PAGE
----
At this point, I realize there are fundamental differences not worth going into. There is no interest in hearing opposing views. They are optimizing for a customer - contractor relationship while I'm optimizing for working as a single product company. I've lived years of blameless life that enables me to focus on actually delivering value, they are afraid where I am not. 

Good thing my manager knows that I can stir up some trouble. I may step out, but I never ever give up. The best way to show this is to focus on how awesome my team is at delivering. Nose back where it belongs, until another dig.

Lessons Learned on Two First Weeks as Manager

A few weeks ago, after a long battle, I gave in and applied for a new role: Senior Manager, Windows Endpoint Development. That means I work with two full development teams, handling their line manager duties.

When considering the shift (actually, when looking for reasons to not make the shift) a friend reminded me:
You have always job crafted your tester role to barely recognizable. Why should this manager role be any different in how you end up doing it?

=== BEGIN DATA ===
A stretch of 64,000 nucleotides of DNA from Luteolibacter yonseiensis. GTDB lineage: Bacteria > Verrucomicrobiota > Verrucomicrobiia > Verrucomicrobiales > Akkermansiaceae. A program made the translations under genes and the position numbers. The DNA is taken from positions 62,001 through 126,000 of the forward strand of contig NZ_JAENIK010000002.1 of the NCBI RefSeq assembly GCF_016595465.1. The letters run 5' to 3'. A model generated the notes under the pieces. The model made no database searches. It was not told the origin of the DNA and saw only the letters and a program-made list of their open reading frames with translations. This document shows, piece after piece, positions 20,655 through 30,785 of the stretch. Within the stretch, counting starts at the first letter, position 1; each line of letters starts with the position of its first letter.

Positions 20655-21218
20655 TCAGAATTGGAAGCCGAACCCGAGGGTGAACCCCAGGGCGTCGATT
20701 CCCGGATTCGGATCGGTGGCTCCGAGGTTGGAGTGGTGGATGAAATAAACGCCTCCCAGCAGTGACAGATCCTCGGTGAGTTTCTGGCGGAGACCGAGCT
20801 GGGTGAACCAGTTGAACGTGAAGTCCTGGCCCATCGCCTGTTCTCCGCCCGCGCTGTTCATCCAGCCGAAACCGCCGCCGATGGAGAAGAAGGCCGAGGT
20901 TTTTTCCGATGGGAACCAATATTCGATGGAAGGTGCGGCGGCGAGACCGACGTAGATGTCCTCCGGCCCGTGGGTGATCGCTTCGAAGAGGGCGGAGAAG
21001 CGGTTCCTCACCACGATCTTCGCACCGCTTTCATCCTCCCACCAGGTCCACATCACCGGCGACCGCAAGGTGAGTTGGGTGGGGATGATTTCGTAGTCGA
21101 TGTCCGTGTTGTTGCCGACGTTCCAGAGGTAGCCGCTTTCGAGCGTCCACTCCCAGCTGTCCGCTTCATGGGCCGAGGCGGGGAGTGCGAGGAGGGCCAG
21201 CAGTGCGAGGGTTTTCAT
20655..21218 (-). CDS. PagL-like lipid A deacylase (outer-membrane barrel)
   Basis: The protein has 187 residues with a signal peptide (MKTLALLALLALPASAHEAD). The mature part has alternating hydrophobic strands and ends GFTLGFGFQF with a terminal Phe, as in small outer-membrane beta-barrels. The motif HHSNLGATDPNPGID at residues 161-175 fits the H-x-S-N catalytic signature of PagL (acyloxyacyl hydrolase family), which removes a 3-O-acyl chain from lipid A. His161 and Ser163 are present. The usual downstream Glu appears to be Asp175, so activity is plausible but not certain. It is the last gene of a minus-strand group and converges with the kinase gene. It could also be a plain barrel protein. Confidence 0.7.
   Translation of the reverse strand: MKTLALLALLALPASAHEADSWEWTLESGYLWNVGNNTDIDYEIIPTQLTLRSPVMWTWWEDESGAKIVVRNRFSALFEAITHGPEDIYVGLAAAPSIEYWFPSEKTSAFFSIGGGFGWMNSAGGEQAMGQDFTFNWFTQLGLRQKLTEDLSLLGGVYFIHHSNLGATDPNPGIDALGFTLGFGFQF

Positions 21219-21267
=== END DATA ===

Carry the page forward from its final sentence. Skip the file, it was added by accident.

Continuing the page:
I almost understood what they meant. Now I understand fully.

I've been now in this new role for two weeks, and I barely see any difference. That is how much I had crafted my previous role.

I still test and I still love it. I'm still finding time boxes to test whatever I feel like, and I'm still not taking  tasks from "the backlog" but identifying the most valuable thing I could be doing.

I still look at systems beyond the perceived team / components divisions, following all flows of change into the system we are building.

I still guide us all in doing things incrementally, and the testers perspective is perfect for that.

I still listen to my team mates (now direct reports) for their concerns and walk with them to address things.